In a new analysis of the 2003 decrease, Dr. Donald Berry of the University of Texas M.D. Anderson Cancer Center and his colleagues say that the 2004 incidence figures reinforce their theory that a change in HRT use drove the decline in breast cancers.

Their findings appear in the April 19 New England Journal of Medicine.

Last December, the researchers reported a possible association between HRT use and breast cancer after the incidence rate declined nearly 7 percent between 2002 and 2003. But the 2004 rate was not yet available, leaving open the possibility that the 1-year decline was a statistical fluke.

"We now know that the decline persisted into 2004, and this suggests that it was a real decline and not a single-year anomaly," says co-author Dr. Kathy Cronin of NCI's Division of Cancer Control and Population Sciences (DCCPS).

The 2004 data also suggest that the incidence trend is following the HRT trend, she adds. The declines occur very close together in time and they take the same form, each starting with a steep drop before leveling off.

The decrease in breast cancers was seen only among women age 50 or older, which is the group most likely to use HRT. And the decrease was more evident in estrogen receptor-positive cancers, which may depend more on hormones for growth than estrogen receptor-negative cancers.

The researchers believe that withdrawing hormones may have had the effect of slowing the growth of some small cancers and preventing their detection on mammograms. But these cancers might eventually grow and be found later, leading to higher incidence rates in the future.

"We need to be clear to women that this is a decrease in breast cancer incidence, and we have no evidence that it will lead to a decrease in mortality," notes Dr. Berry. He points out that the tumors most affected by hormones are "exquisitely sensitive" to today's drugs.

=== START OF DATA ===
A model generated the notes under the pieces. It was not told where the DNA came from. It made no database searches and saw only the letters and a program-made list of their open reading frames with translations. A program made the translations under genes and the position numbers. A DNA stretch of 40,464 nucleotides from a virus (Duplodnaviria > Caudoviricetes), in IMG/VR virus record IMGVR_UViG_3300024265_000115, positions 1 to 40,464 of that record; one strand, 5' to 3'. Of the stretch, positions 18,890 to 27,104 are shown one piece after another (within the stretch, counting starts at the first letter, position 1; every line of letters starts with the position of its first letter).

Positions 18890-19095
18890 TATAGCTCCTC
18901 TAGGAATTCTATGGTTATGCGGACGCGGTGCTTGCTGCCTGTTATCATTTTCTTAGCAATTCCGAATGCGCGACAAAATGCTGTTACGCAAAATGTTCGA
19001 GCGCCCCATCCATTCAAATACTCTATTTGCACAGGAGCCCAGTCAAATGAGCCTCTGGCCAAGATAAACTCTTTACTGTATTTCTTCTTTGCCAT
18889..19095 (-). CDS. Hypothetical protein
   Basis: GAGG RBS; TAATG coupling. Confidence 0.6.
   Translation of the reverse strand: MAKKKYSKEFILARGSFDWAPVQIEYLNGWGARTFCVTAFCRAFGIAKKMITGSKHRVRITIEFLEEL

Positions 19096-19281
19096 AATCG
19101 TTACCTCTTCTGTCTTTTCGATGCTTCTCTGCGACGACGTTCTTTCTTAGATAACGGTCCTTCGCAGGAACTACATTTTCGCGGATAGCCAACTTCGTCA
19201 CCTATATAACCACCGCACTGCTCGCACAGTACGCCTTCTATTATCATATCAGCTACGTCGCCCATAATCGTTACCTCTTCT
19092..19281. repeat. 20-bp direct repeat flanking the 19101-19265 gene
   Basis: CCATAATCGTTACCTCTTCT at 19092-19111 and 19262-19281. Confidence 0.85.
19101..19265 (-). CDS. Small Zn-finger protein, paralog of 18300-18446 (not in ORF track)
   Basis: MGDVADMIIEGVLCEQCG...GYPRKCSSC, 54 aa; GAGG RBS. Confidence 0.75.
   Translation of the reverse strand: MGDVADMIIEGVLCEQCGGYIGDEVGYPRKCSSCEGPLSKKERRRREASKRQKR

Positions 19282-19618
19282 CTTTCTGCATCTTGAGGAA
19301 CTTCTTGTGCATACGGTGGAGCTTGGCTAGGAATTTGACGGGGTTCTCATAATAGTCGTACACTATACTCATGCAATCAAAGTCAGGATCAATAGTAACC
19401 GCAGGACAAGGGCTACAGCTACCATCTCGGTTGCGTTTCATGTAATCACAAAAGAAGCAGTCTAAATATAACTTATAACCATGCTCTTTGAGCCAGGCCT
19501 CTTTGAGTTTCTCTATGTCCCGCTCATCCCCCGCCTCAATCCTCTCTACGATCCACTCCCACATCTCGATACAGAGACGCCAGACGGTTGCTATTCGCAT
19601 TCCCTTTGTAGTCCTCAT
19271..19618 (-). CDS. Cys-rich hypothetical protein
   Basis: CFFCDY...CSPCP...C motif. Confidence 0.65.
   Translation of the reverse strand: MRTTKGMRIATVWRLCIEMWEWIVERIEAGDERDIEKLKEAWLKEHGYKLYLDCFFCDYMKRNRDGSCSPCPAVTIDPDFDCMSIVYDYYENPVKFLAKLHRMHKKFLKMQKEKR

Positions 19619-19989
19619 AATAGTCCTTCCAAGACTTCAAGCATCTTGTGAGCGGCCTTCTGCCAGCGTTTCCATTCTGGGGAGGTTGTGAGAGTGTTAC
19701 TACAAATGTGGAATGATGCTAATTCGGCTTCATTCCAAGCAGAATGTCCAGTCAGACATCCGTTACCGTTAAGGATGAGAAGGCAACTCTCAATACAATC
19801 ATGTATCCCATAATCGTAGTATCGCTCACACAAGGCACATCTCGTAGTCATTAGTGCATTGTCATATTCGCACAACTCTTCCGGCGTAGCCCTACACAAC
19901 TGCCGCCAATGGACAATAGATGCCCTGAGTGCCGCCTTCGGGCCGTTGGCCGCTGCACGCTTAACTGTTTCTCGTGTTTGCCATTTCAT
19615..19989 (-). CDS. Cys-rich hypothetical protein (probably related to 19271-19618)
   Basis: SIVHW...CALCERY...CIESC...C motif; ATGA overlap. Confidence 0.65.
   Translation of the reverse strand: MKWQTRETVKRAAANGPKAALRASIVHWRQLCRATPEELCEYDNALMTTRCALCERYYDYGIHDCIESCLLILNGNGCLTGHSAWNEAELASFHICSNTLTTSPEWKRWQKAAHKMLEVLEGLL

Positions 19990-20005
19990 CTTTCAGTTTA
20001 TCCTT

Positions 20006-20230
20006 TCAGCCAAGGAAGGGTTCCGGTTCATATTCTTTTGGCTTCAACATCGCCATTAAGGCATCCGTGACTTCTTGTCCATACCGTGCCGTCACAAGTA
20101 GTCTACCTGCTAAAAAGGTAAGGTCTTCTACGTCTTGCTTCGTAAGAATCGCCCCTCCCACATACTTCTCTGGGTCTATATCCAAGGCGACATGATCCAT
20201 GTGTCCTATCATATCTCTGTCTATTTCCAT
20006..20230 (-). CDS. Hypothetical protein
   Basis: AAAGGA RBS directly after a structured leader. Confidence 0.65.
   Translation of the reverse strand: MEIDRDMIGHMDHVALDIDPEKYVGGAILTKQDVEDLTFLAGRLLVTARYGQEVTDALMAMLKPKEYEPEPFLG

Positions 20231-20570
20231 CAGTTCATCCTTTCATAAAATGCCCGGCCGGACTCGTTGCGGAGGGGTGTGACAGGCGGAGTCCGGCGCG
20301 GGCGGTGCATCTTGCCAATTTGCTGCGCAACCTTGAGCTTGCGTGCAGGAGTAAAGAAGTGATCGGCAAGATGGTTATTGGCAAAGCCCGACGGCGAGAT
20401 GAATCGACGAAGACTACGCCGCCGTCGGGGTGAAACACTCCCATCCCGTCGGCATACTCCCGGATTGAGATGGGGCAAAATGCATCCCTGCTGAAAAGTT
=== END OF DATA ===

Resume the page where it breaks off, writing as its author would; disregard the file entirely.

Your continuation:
Though other factors may have contributed to the decline, the authors found little evidence that changes in screening habits or prevention could explain large amounts of the 2003 decline.

For example, none of the drugs used to prevent breast cancer, such as tamoxifen, was taken by a substantial portion of postmenopausal women or showed a substantial change in use from 2000 to 2004.

Women who are still taking hormones should consider stopping them, says co-author Dr. Christine Berg of NCI's Division of Cancer Prevention. If hormones are needed to treat severe hot flashes and other symptoms, they should be used at the lowest dose for a limited amount of time, she adds.

With the 2004 data, Dr. Berry is more confident that HRT use may account for much of the unexplained rise in U.S. breast cancers that has occurred over the last 30 years or so. The increase is above and beyond what could be explained by mammography, and a number of factors are thought to play a role, including HRT use.